The unprecedented decision by management at low-cost airline Ryanair to negotiate with pilots unions (click here) has seen the strike scheduled by Portuguese pilots for Wednesday (December 20) averted.
Pilots union SPAC released a statement yesterday (Sunday), saying: “The decision by Ryanair to recognise SPAC as the organisation representing its pilots in Portugal and its commitment to starting negotiations with a view to reach a deal have led to this decision”.
Having previously said he would cut off his own hands rather than deal with unions, Ryanair’s chief executive Michael O’Leary intimated on Friday that the company hoped to agree new structures with pilots “early in the new year”.
Subsequent reports have intimated that unions want negotiations to start pretty much straight away.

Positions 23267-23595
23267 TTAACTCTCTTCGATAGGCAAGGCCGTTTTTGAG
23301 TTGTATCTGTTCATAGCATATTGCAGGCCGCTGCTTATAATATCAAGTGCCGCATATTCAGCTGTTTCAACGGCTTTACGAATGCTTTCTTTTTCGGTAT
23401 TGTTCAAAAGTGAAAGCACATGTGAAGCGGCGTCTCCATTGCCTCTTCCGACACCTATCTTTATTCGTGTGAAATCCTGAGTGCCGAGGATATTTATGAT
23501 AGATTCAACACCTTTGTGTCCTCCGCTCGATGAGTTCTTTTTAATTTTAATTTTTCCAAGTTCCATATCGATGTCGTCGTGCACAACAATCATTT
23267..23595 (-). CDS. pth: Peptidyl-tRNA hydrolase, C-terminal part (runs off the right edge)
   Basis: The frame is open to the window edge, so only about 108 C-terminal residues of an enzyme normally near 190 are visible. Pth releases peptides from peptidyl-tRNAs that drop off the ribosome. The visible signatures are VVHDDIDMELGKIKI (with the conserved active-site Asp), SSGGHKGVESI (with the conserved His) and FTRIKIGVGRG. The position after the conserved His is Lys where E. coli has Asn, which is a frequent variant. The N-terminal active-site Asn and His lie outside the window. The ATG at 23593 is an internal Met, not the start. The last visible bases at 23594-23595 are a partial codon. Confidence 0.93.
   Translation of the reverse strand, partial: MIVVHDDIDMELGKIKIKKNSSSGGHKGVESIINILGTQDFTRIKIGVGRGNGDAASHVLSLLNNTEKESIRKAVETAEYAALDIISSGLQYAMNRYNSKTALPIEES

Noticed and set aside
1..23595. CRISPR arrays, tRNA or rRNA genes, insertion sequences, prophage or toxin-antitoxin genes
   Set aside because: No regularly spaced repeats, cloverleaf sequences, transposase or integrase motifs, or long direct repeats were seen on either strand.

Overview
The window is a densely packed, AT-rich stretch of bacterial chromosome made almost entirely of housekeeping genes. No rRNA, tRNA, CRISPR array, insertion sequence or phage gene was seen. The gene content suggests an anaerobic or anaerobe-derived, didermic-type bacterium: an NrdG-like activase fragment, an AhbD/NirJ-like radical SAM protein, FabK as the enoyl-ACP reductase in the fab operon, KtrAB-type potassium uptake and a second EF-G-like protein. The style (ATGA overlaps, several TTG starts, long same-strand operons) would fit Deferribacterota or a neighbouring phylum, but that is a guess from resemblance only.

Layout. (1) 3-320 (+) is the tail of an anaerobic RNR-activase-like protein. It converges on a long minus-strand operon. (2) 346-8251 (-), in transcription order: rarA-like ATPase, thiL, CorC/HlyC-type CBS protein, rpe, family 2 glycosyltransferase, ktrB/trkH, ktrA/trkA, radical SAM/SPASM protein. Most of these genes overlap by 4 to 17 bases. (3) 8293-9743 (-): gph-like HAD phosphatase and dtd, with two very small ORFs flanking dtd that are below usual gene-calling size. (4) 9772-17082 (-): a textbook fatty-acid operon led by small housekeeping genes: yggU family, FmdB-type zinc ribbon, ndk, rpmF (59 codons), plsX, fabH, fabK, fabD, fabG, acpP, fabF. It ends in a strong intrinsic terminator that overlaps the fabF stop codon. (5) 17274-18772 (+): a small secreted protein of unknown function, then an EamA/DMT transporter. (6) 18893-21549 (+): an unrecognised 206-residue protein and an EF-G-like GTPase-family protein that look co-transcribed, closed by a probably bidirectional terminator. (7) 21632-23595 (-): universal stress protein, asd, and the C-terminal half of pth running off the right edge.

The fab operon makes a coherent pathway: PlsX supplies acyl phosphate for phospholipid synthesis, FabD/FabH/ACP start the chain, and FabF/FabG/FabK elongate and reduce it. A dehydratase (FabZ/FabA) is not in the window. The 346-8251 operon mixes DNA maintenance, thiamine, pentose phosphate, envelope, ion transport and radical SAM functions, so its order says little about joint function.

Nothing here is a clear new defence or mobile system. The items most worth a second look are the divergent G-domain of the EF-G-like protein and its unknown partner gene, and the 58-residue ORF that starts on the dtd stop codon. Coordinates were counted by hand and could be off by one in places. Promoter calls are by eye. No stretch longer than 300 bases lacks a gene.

The Irish independent explained: “For now, pilots and unions remain cautious. They’ve never been in this situation before with Ryanair. It’s like two teenagers fumbling around at the disco for the first time. No one’s quite sure what to do or what happens next.”
“But it’s clear that for pilots and trade unions, this is a momentous shift in attitude by Ryanair. But what will be the outcome? What will Ryanair yield to? Will both sides be able to have constructive negotiations that can achieve acceptable results for both sides?
“And make no mistake, the floodgates are open”.
Cabin crew and baggage handler unions are in the wings, just waiting to see what pilots achieve, and working out the best way forwards for their own purposes.
Says the paper, it “all leaves one big question: what now for Michael O’Leary? He’s been an exceptional businessman, certainly one of Ireland’s most dynamic ever” but this year – with the damage of last Autumn’s ‘flightmare’ and ongoing conflicts with pilots – has already seen millions of euros wiped off the airline’s stock market valuation.